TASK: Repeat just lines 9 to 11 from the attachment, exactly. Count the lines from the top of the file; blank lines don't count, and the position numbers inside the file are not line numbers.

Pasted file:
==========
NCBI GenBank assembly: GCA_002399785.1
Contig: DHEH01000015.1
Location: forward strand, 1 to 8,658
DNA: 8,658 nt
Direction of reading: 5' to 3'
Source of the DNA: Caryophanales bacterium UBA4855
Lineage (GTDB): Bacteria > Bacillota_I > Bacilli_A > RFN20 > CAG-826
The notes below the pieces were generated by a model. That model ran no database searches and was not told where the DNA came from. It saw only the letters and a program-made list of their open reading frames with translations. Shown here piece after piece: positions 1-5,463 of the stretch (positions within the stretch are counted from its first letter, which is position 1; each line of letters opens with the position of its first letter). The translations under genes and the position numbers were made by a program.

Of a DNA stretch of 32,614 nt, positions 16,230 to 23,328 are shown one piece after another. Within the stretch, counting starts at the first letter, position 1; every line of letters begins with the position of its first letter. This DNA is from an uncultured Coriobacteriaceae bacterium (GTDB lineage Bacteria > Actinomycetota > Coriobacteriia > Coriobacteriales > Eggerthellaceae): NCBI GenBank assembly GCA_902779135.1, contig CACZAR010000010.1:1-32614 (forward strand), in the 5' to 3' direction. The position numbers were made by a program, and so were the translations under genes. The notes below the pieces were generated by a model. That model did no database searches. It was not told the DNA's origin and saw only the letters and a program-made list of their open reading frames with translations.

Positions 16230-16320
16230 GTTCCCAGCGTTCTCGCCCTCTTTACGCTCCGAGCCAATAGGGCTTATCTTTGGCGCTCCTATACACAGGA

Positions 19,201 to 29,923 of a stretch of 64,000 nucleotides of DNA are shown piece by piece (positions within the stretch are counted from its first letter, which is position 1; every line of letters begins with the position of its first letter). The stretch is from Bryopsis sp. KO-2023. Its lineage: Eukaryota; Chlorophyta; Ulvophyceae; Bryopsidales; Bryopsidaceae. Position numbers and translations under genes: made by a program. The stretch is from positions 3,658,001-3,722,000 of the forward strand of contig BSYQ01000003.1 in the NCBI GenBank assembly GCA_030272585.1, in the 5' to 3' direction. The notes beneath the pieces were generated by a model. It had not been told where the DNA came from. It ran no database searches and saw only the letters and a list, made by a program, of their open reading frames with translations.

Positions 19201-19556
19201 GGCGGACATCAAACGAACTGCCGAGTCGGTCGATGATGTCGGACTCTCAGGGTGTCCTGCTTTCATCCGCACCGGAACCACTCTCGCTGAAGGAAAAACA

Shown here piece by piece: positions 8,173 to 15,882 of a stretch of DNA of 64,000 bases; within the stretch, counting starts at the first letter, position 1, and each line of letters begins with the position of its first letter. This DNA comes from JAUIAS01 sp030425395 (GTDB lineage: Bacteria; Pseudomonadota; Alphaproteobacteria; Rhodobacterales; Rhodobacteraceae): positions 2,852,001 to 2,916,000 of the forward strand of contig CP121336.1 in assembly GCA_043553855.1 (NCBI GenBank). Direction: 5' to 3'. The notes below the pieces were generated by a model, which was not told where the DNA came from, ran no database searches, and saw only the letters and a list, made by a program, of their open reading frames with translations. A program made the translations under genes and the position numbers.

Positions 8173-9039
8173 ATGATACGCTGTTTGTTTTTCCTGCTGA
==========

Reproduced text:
Of a DNA stretch of 32,614 nt, positions 16,230 to 23,328 are shown one piece after another. Within the stretch, counting starts at the first letter, position 1; every line of letters begins with the position of its first letter. This DNA is from an uncultured Coriobacteriaceae bacterium (GTDB lineage Bacteria > Actinomycetota > Coriobacteriia > Coriobacteriales > Eggerthellaceae): NCBI GenBank assembly GCA_902779135.1, contig CACZAR010000010.1:1-32614 (forward strand), in the 5' to 3' direction. The position numbers were made by a program, and so were the translations under genes. The notes below the pieces were generated by a model. That model did no database searches. It was not told the DNA's origin and saw only the letters and a program-made list of their open reading frames with translations.

Positions 16230-16320
16230 GTTCCCAGCGTTCTCGCCCTCTTTACGCTCCGAGCCAATAGGGCTTATCTTTGGCGCTCCTATACACAGGA